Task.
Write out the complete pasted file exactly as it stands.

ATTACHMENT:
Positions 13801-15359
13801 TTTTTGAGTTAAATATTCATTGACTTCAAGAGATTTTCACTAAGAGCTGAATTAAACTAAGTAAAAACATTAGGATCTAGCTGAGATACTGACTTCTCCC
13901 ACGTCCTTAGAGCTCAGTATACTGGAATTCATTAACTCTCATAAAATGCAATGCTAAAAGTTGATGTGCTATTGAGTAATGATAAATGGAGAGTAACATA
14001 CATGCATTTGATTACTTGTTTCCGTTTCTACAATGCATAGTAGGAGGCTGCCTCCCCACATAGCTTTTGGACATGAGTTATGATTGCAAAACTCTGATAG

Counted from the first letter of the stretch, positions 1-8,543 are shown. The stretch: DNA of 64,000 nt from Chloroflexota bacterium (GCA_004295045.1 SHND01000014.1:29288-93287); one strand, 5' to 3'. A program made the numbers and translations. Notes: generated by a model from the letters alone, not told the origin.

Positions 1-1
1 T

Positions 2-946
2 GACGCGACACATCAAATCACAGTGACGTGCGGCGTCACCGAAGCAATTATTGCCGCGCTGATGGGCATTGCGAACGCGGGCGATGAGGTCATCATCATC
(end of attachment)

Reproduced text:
Positions 13801-15359
13801 TTTTTGAGTTAAATATTCATTGACTTCAAGAGATTTTCACTAAGAGCTGAATTAAACTAAGTAAAAACATTAGGATCTAGCTGAGATACTGACTTCTCCC
13901 ACGTCCTTAGAGCTCAGTATACTGGAATTCATTAACTCTCATAAAATGCAATGCTAAAAGTTGATGTGCTATTGAGTAATGATAAATGGAGAGTAACATA
14001 CATGCATTTGATTACTTGTTTCCGTTTCTACAATGCATAGTAGGAGGCTGCCTCCCCACATAGCTTTTGGACATGAGTTATGATTGCAAAACTCTGATAG

Counted from the first letter of the stretch, positions 1-8,543 are shown. The stretch: DNA of 64,000 nt from Chloroflexota bacterium (GCA_004295045.1 SHND01000014.1:29288-93287); one strand, 5' to 3'. A program made the numbers and translations. Notes: generated by a model from the letters alone, not told the origin.

Positions 1-1
1 T

Positions 2-946
2 GACGCGACACATCAAATCACAGTGACGTGCGGCGTCACCGAAGCAATTATTGCCGCGCTGATGGGCATTGCGAACGCGGGCGATGAGGTCATCATCATC